My own issues with the novel have more to do with its plot, or rather its somewhat simplistic one.  Here a human orphan raised on Mars comes to Earth after being rescued by a follow-up expedition, bringing back extreme naiveté along with psi powers made possible by the Martian educational system.  He can make things disappear at will, can discorporate for a while, possesses superhuman intelligence and, after being socialized with humans, easily becomes a cult leader.  Much of the novel is spent witnessing his laborious education, through endless speeches usually involving Heinlein stand-in Jubal Harshaw, a cranky old man who remains the unassailable Voice of Reason throughout the novel.  There is a big break in action midway through that makes the novel even less enjoyable.

Still, it’s easy to understand Stranger in a Strange Land‘s appeal to the counter-culture of the sixties, especially when the novel aims at staid conventional thinking and starts promoting free loving individualism.  No wonder it became a foundational text for much of the late-sixties hippie communes.  Ironically, it’s this deeply influential quality that makes Stranger in a Strange Land feel like such a dated period piece: It suggests something that has been tried and shown to fail such a long time ago that it seems like a relic of another time.  (Heinlein and his apologists will rightfully point out that Heinlein wasn’t suggesting answers as much as he was raising questions about society at the time; in this light the novel was a success in that it anticipated where society was headed far more accurately than other novels of the time.  Alas, the only reward for correctly anticipating the future in SF is feeling ordinary when the future does arrive as expected.)

Is it worth a read today?  It definitely is for SF genre historians, and sixties enthusiasts.  As for other readers… it depends on how much you enjoy lectures by a cranky old guy who thinks he’s seen everything.  Heinlein’s two biggest assets as a writer were his confidence and his gift for easy prose.  Taken together without much interference by the demands of characterisation, you end up with Stranger in a Strange Land‘s passages starring the wit and wisdom of “Jubal E. Harshaw, LL.B., M.D., Sc.D., bon vivant, gourmet, sybarite, popular author extraordinary, neo-pessimist philosopher, devout agnostic, professional clown, amateur subversive, and parasite by choice.”  Harshaw is extraordinarily fun to read even as he (wrongly) expounds and pontificates and lectures at length.  He’s an idealized figure of how Heinlein wanted to be perceived and what some of his readers wanted to become.  As such, he’s interesting in the same ways any cranky eccentric relatives can be… in small doses.  Heinlein, as canny as he could be, was writing from a less complicated time and from our perspective, much of Stranger in a Strange Land has the interesting quality of being cynical and naïve at once.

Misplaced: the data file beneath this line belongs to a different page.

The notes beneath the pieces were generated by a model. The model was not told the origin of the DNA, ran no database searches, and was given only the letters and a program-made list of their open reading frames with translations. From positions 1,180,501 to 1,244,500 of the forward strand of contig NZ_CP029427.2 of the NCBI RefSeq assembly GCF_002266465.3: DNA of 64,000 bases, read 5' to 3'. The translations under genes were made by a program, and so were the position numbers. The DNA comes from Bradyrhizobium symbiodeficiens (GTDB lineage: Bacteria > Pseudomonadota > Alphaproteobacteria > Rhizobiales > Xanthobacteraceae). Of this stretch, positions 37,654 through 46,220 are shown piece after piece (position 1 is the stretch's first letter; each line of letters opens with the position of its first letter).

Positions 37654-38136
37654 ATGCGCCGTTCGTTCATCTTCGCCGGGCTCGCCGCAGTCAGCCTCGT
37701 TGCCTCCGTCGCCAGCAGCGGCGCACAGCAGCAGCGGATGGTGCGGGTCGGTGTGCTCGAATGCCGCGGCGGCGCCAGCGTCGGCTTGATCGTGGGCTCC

In tallying up my reaction to Stranger in a Strange Land, the most telling detail is that the book took me six weeks to finish.  My time when I was guaranteed some reading time every day are gone, so I’d pick it up every so often out of duty, never feeling any urgency to tear through vast swatches of it as I did in reading Double Star or Starship Troopers.  Much of it (including the Harshaw lectures) was instantly forgotten, and I felt some impatience once the action moved away from the Harshaw compound.  It is a major novel in the history of the Science Fiction genre, but it remains a novel of its time.  I didn’t like it much at the time, and I still don’t like it much now.